PORTLAND – A man who told police that Elena Lozada died of a drug overdose burned her body before leaving it in the woods of Waldo County last summer, according to the young woman’s mother.

Police say Nathaniel Pete Mincher, 36, of Saco told detectives that Lozada died after they took drugs together and that he took her body to Northport, where police found it in April. Carrie Cronkite, Lozada’s mother, said police told her that Mincher had burned her daughter’s body, but she did not know to what extent.

“When you burn something, you’re trying to get rid of evidence,” Cronkite said.

Mincher, who served six years in prison on an arson conviction, declined to comment Thursday on whether he burned Lozada’s body.

“I would like to refrain from commenting any further on the case except to … convey our most sincere regards to Elena’s family,” he said in a telephone call with a reporter. Mincher’s lawyer, Sarah Churchill, did not return calls.

Portland Police Lt. Gary Rogers, head of detectives, declined to comment.

Lozada, 24, disappeared in July. She struggled with mental illness and began abusing street drugs as a teen, her mother said.

Before she disappeared, Lozada had finished a hospital drug rehabilitation program. In the last conversation she had with her mother, Lozada said she didn’t want to go into the follow-up residential program and was going to Boston instead.

Mincher came forward in February and said he had picked up Lozada on Congress Street on July 10, they had done drugs together, and she had overdosed, according to police. After an unsuccessful search in February of an area off Route 52 in Northport, authorities were able to recover Lozada’s remains during two separate searches of the same area last month.

Mincher has not been charged. Police describe him as a person of interest and are hoping the release of his name will generate additional tips. Rogers said Thursday that police have received a lot of information since they publicized details of the case Tuesday.

Cronkite questions why Mincher didn’t call 911 or otherwise help her daughter. Cronkite, a nurse, said antidotes to opioid overdose, such as Narcan, can revive people who appear to have succumbed. Chest compression or mouth-to-mouth resuscitation also might have helped, she said.

“To me, that’s enough to convict someone of murder — not getting someone medical help,” she said.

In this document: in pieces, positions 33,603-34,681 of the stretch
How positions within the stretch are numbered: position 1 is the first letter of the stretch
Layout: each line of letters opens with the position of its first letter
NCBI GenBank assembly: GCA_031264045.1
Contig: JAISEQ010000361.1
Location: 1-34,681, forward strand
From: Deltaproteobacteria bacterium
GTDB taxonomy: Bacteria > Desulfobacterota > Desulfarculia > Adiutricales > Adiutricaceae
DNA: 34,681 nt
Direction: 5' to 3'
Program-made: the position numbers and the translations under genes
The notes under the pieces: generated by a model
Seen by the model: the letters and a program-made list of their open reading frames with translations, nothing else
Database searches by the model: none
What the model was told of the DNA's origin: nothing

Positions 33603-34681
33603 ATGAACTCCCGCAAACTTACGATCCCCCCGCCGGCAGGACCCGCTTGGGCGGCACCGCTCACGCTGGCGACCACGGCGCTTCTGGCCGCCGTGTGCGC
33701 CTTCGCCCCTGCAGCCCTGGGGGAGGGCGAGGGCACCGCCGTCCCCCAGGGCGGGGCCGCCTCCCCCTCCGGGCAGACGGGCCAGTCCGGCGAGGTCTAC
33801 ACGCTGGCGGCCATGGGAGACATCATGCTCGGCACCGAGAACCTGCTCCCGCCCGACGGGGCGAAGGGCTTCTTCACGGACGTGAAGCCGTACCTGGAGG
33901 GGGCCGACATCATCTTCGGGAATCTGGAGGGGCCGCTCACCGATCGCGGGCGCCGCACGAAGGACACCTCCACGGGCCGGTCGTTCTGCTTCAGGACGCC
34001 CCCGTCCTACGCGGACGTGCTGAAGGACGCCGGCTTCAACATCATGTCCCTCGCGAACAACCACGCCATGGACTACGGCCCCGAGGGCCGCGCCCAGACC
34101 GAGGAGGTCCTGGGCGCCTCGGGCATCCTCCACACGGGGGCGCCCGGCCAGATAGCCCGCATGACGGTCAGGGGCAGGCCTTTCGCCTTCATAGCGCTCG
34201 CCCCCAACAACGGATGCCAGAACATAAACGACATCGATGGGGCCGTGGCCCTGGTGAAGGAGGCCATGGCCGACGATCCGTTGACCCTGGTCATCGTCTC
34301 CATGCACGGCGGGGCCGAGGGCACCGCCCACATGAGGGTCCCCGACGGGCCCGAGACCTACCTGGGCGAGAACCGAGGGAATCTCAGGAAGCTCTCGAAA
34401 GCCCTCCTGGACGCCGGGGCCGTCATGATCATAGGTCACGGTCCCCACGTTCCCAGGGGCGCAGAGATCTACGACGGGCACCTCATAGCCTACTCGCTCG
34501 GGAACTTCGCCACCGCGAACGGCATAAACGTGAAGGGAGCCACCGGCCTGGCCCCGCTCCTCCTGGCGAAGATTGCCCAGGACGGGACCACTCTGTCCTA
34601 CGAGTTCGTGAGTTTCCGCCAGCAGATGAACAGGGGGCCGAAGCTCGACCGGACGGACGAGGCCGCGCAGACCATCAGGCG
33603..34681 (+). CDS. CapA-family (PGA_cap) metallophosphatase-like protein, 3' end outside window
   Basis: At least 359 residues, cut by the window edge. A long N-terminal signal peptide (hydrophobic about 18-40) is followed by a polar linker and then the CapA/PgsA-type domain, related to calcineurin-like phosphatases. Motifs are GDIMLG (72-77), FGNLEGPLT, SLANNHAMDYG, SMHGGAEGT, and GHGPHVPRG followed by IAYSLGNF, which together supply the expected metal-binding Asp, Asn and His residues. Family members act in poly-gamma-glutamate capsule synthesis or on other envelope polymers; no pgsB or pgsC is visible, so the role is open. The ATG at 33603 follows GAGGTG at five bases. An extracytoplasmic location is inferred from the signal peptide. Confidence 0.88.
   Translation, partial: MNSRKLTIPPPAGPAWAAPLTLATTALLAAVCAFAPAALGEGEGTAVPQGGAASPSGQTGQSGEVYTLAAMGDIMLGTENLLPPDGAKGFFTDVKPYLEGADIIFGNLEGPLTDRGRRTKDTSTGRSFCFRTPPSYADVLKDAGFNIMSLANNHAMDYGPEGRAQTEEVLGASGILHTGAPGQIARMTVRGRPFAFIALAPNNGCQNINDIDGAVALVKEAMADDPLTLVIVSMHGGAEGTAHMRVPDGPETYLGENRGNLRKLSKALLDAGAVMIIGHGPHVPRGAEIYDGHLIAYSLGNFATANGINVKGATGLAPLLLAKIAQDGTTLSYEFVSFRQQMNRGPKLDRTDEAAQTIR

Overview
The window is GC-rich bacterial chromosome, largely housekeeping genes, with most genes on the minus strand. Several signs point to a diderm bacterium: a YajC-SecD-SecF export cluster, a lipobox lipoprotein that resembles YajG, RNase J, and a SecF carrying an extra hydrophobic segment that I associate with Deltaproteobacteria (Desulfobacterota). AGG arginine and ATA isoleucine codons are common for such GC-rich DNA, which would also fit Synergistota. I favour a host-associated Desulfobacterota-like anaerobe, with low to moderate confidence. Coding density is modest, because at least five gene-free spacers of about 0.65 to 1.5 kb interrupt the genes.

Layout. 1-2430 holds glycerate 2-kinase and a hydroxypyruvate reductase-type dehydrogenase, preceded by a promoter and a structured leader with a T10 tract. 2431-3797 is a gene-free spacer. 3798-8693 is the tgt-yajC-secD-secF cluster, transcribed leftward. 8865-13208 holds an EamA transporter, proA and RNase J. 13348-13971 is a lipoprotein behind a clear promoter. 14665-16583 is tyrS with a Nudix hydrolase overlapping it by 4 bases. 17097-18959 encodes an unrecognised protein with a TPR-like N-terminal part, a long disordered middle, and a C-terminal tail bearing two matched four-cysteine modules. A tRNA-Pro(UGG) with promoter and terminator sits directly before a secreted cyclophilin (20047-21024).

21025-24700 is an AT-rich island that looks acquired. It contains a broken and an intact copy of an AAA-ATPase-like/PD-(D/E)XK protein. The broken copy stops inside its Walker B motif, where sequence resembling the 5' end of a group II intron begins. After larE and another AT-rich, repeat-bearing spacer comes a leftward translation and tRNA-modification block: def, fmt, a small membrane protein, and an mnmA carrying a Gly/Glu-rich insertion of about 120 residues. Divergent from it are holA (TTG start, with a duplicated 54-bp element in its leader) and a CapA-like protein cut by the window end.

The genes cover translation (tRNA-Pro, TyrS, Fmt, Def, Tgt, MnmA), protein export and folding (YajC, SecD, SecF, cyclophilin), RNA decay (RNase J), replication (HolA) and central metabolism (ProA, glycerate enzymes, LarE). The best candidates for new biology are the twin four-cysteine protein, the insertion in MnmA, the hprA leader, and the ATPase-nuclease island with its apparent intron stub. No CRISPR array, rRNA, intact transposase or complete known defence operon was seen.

It’s not clear what charges, if any, investigators and prosecutors are considering for Mincher.

If he provided the drugs, there could be some criminal liability, but there’s no legal obligation in Maine to provide help to someone in distress, said David J. Mitchell, president of the Maine Association of Criminal Defense Lawyers.

“As odd as it sounds, I don’t think he has any obligation, legally. Morally, it’s a different issue,” he said. It is a misdemeanor in Maine to abuse a corpse.

Mincher’s criminal record includes felony convictions for arson, theft by deception, perjury and theft by unauthorized taking or transfer.

He was convicted in 1997 in Kennebec County Superior Court after he and another man set up ghost companies to defraud banks and set fire to a house for insurance money. According to a news article that year, the investigation had stalled until Mincher approached a Waterville detective and said he had information. The detective said Mincher was caught in at least three lies as they discussed bad checks with Mincher’s name on them before Mincher changed the subject to arson. Police said they later obtained confessions from Mincher and the other man, Leigh Shorey of Waterville.

The perjury case concerned Mincher’s claims, made while he was incarcerated at the Maine Correctional Center in Windham, that he had an immunity agreement with Waterville police.

Staff Writer Ann S. Kim can be contacted at 791-6383 or at:

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